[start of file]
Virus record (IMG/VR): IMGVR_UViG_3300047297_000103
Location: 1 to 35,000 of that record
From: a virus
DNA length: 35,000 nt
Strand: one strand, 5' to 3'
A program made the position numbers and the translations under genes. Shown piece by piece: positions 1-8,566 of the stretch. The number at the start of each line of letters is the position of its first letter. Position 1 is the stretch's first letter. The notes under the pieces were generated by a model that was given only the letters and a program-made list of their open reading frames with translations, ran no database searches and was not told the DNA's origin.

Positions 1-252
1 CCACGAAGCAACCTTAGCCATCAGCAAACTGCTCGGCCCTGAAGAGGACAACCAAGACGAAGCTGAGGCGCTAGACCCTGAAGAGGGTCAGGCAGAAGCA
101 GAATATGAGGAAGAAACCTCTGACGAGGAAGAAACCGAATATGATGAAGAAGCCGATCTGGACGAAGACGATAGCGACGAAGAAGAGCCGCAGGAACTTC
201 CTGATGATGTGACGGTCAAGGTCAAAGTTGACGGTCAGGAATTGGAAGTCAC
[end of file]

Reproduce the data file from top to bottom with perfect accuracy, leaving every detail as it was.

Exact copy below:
Virus record (IMG/VR): IMGVR_UViG_3300047297_000103
Location: 1 to 35,000 of that record
From: a virus
DNA length: 35,000 nt
Strand: one strand, 5' to 3'
A program made the position numbers and the translations under genes. Shown piece by piece: positions 1-8,566 of the stretch. The number at the start of each line of letters is the position of its first letter. Position 1 is the stretch's first letter. The notes under the pieces were generated by a model that was given only the letters and a program-made list of their open reading frames with translations, ran no database searches and was not told the DNA's origin.

Positions 1-252
1 CCACGAAGCAACCTTAGCCATCAGCAAACTGCTCGGCCCTGAAGAGGACAACCAAGACGAAGCTGAGGCGCTAGACCCTGAAGAGGGTCAGGCAGAAGCA
101 GAATATGAGGAAGAAACCTCTGACGAGGAAGAAACCGAATATGATGAAGAAGCCGATCTGGACGAAGACGATAGCGACGAAGAAGAGCCGCAGGAACTTC
201 CTGATGATGTGACGGTCAAGGTCAAAGTTGACGGTCAGGAATTGGAAGTCAC